first data being received by said first controller management module from a host and said first data being mirrored from said first controller management module to said second controller management module using said first direct memory access engine wherein each of said first and second controller management modules communicates with said first data bus, said first controller management module communicates with said second data bus but said first channel interface module does not communicate with said second data bus and said first channel interface module communicates with said third data bus but said first controller management module does not communicate with said third data bus.
13. An apparatus, as claimed in claim 12, wherein:
said first controller management module includes non-volatile memory and said first data is stored in said non-volatile memory.
14. An apparatus, as claimed in claim 12, wherein:
said first direct memory access engine is separate from but in communication with said first processor and said first processor initiates mirroring of said first data using said first direct memory access engine.
15. An apparatus, as claimed in claim 12, wherein:
said first data is mirrored to a second memory of said second controller management module of from a first memory of said first controller management module using at least one of said number of components of said second controller management module but not using said second direct memory access engine.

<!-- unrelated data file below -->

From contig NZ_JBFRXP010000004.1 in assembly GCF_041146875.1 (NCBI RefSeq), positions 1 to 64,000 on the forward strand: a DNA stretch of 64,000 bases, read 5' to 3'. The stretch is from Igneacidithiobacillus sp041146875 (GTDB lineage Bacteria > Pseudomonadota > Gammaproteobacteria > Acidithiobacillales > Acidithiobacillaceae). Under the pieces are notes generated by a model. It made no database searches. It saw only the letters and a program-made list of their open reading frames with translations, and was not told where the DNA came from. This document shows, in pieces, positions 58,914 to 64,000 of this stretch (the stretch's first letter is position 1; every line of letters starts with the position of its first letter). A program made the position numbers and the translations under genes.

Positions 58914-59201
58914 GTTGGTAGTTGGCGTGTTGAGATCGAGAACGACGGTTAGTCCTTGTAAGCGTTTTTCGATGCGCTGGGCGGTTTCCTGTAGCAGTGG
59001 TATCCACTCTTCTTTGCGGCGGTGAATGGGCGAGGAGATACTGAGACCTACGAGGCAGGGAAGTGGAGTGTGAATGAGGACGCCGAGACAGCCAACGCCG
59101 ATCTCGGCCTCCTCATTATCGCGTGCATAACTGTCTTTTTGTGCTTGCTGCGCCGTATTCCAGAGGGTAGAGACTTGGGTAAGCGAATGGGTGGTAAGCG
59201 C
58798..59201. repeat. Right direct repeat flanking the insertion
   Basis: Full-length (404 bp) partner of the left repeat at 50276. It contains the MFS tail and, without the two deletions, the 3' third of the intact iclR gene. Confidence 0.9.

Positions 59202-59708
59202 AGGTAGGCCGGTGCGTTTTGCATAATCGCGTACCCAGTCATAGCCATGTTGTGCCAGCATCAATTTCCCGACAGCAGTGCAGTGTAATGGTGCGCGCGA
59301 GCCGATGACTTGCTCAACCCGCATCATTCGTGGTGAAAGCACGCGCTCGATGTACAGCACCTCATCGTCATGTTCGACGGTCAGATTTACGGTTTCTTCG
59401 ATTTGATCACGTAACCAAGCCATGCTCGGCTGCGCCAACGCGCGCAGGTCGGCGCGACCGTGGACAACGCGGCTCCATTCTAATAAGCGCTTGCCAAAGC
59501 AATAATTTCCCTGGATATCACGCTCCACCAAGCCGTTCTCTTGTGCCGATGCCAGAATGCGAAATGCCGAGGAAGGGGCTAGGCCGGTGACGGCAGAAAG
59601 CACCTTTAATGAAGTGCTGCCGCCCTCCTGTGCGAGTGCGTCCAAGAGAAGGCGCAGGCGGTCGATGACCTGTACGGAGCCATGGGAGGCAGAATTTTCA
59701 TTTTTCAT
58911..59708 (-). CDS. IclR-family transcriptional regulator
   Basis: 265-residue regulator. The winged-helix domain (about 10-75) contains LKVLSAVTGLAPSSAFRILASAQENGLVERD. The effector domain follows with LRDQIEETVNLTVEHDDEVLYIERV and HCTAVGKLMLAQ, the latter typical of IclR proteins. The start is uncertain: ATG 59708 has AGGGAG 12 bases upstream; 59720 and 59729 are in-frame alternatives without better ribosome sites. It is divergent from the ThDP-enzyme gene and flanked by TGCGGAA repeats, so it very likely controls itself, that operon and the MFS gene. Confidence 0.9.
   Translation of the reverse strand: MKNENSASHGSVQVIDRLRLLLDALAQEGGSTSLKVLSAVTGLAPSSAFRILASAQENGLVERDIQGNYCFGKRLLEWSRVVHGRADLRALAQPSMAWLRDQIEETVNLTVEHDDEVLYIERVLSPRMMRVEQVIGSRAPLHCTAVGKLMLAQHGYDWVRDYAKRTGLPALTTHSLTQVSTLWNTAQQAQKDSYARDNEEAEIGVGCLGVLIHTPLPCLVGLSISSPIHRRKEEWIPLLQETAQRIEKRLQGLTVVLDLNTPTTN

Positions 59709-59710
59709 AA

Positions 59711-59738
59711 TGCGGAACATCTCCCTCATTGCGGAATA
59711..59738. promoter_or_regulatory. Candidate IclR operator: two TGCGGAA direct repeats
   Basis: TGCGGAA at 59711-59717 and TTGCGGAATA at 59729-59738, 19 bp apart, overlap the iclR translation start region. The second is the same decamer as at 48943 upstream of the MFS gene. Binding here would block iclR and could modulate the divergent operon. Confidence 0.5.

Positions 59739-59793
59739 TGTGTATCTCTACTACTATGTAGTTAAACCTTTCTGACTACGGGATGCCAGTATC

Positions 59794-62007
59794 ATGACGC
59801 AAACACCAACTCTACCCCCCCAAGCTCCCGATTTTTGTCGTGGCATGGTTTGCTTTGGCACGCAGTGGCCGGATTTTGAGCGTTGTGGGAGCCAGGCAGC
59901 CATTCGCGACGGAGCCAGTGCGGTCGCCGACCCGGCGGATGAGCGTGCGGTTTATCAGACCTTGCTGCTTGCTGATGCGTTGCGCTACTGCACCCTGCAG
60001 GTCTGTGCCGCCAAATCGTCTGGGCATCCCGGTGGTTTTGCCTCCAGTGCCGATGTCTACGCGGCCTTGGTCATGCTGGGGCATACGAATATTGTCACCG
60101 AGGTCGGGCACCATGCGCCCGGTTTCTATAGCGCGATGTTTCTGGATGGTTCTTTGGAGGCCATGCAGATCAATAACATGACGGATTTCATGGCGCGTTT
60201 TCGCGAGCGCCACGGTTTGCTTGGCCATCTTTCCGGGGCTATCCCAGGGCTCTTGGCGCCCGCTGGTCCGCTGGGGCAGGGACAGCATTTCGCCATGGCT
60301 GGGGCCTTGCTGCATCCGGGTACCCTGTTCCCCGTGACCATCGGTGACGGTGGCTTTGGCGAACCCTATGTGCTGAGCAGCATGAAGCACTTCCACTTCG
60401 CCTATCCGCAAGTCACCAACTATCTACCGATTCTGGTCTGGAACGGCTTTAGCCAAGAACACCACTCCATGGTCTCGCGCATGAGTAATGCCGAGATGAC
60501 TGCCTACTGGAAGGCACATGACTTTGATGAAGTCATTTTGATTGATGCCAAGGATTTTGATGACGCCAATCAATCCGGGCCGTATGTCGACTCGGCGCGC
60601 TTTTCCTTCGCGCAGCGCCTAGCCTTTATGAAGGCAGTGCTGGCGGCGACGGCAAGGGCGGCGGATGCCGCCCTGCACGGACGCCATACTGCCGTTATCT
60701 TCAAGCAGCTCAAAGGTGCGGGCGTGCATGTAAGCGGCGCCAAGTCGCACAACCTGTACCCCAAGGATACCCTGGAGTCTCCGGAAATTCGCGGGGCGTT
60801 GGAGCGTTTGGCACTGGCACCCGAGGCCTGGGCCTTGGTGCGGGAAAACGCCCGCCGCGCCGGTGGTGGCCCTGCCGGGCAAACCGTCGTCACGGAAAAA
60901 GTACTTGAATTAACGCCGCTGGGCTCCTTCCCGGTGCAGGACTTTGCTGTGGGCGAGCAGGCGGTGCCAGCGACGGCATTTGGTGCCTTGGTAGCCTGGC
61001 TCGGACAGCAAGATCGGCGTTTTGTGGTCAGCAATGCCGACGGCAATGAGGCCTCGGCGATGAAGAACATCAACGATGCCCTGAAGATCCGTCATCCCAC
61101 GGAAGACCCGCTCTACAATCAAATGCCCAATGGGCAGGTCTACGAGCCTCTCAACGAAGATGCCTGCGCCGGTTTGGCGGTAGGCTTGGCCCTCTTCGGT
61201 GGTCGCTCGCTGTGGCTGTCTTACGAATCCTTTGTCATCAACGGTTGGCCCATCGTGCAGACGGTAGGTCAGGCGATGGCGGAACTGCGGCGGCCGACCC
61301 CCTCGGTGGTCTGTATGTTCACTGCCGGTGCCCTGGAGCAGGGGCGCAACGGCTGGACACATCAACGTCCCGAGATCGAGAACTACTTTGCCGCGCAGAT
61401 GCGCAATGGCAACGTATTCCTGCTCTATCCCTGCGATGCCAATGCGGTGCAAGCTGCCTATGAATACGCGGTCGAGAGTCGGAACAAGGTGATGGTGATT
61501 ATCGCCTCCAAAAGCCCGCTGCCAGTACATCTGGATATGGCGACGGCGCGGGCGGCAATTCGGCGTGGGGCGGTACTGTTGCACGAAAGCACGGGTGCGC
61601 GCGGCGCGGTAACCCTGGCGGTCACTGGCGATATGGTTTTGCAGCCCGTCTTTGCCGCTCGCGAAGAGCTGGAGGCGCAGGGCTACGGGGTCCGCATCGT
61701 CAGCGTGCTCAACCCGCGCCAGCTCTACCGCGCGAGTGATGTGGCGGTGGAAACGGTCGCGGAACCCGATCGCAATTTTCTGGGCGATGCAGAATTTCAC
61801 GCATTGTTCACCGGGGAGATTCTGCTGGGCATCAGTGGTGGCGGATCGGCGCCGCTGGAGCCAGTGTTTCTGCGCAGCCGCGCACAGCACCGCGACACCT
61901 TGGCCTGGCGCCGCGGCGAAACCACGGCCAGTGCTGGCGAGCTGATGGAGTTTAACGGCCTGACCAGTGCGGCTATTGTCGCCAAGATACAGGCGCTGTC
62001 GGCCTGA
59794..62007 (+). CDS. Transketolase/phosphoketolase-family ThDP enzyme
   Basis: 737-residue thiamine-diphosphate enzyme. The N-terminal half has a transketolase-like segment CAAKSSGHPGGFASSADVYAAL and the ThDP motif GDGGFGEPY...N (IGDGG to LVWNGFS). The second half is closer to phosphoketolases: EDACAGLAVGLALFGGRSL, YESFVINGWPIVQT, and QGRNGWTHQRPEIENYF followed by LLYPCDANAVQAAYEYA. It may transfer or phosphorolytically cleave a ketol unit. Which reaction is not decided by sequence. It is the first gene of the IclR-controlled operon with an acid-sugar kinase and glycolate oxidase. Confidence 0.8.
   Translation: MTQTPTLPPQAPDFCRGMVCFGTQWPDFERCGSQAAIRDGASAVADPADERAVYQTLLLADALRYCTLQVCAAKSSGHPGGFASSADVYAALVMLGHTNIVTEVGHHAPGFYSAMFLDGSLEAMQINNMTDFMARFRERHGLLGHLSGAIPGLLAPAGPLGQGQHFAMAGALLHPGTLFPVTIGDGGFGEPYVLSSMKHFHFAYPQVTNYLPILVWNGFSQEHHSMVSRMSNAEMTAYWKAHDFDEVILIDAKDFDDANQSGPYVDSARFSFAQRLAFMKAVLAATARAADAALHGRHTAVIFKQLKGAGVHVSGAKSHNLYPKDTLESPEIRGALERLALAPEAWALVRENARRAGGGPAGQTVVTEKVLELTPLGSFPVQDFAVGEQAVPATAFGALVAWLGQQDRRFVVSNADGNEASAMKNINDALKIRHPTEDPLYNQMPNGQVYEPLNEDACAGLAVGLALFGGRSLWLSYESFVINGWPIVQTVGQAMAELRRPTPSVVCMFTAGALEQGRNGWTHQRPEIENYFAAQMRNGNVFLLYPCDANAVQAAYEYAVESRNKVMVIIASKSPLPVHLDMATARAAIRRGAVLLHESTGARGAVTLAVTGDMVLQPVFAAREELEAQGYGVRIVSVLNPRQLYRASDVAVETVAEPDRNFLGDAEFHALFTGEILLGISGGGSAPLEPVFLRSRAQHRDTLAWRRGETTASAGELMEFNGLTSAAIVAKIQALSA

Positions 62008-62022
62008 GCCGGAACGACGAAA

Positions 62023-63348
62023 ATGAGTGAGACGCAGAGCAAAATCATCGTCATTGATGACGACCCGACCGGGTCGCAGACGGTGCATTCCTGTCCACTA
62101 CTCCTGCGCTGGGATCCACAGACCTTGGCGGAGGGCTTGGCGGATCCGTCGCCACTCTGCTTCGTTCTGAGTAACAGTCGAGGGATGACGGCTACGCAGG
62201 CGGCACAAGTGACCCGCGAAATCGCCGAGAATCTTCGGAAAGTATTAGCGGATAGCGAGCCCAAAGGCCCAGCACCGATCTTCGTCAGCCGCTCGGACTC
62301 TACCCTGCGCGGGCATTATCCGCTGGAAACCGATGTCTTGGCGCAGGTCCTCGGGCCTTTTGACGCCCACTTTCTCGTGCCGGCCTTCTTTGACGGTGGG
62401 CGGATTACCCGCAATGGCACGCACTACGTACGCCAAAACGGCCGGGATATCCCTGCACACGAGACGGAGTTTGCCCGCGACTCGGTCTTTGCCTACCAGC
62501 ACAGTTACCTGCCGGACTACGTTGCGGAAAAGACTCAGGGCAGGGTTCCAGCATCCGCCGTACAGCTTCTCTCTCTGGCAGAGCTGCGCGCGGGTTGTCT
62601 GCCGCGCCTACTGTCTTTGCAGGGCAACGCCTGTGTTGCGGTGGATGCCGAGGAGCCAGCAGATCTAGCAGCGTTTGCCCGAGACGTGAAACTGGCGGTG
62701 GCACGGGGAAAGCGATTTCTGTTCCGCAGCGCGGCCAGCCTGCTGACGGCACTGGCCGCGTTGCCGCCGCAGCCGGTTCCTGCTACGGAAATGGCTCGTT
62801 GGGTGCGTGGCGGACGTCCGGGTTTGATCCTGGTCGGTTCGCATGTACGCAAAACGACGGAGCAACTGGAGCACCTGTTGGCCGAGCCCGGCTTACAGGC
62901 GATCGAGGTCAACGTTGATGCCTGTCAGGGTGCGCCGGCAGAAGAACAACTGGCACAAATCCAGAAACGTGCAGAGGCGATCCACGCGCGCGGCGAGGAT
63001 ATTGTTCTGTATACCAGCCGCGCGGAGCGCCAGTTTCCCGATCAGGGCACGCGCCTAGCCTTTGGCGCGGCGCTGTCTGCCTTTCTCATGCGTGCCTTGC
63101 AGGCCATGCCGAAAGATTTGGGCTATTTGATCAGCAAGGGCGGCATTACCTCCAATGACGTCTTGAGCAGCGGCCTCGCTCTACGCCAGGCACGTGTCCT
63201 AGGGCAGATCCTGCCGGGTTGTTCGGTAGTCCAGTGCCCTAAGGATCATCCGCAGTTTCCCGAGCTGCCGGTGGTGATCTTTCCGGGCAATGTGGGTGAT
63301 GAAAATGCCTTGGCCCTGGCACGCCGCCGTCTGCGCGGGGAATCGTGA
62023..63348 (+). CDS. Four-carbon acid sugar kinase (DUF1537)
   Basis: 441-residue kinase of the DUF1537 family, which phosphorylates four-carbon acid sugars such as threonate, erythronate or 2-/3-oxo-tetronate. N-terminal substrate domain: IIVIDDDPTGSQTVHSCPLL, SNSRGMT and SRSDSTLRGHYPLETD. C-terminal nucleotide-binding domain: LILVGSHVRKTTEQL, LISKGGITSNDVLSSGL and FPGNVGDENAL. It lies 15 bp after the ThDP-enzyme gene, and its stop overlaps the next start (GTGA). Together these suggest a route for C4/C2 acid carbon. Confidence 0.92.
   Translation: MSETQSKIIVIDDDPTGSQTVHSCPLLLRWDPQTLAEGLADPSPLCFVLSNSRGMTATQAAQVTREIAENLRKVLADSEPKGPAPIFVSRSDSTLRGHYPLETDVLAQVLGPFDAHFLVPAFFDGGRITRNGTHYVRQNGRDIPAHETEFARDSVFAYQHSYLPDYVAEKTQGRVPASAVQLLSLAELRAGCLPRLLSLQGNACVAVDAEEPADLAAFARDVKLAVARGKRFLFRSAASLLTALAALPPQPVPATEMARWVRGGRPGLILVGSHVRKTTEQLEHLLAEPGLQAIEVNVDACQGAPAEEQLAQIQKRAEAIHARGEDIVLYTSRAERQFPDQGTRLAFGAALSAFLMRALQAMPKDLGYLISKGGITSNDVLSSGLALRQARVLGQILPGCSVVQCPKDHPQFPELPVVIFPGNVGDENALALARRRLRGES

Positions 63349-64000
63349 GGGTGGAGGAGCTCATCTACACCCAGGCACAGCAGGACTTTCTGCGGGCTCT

16. An apparatus, as claimed in claim 12, wherein:
aid second controller management module includes non-volatile memory and said first data is stored in said non-volatile memory independently of said second processor and independently of said second direct memory access engine while using at least one of said number of components of said second controller management module.
17. An apparatus, as claimed in claim 12, wherein:
said second controller management module includes non-volatile memory and said first direct memory access engine is used in providing an indication that, at least for portions of said non-volatile memory that are to receive said first data, said portions are invalid and, after said first data is received by said non-volatile memory, said first direct memory access engine is used in marking said portions as valid.